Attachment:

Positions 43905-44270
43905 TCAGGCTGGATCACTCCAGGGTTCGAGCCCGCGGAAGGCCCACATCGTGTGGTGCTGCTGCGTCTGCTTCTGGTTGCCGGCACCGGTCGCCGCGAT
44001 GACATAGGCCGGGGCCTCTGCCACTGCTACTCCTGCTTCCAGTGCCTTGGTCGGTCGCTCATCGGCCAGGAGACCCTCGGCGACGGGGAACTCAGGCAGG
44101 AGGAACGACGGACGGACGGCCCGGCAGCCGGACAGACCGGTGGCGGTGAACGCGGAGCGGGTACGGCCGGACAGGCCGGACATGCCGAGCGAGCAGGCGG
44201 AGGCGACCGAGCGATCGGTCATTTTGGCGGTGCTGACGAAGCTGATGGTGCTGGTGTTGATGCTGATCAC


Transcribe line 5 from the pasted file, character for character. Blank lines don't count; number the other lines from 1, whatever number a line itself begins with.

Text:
44201 AGGCGACCGAGCGATCGGTCATTTTGGCGGTGCTGACGAAGCTGATGGTGCTGGTGTTGATGCTGATCAC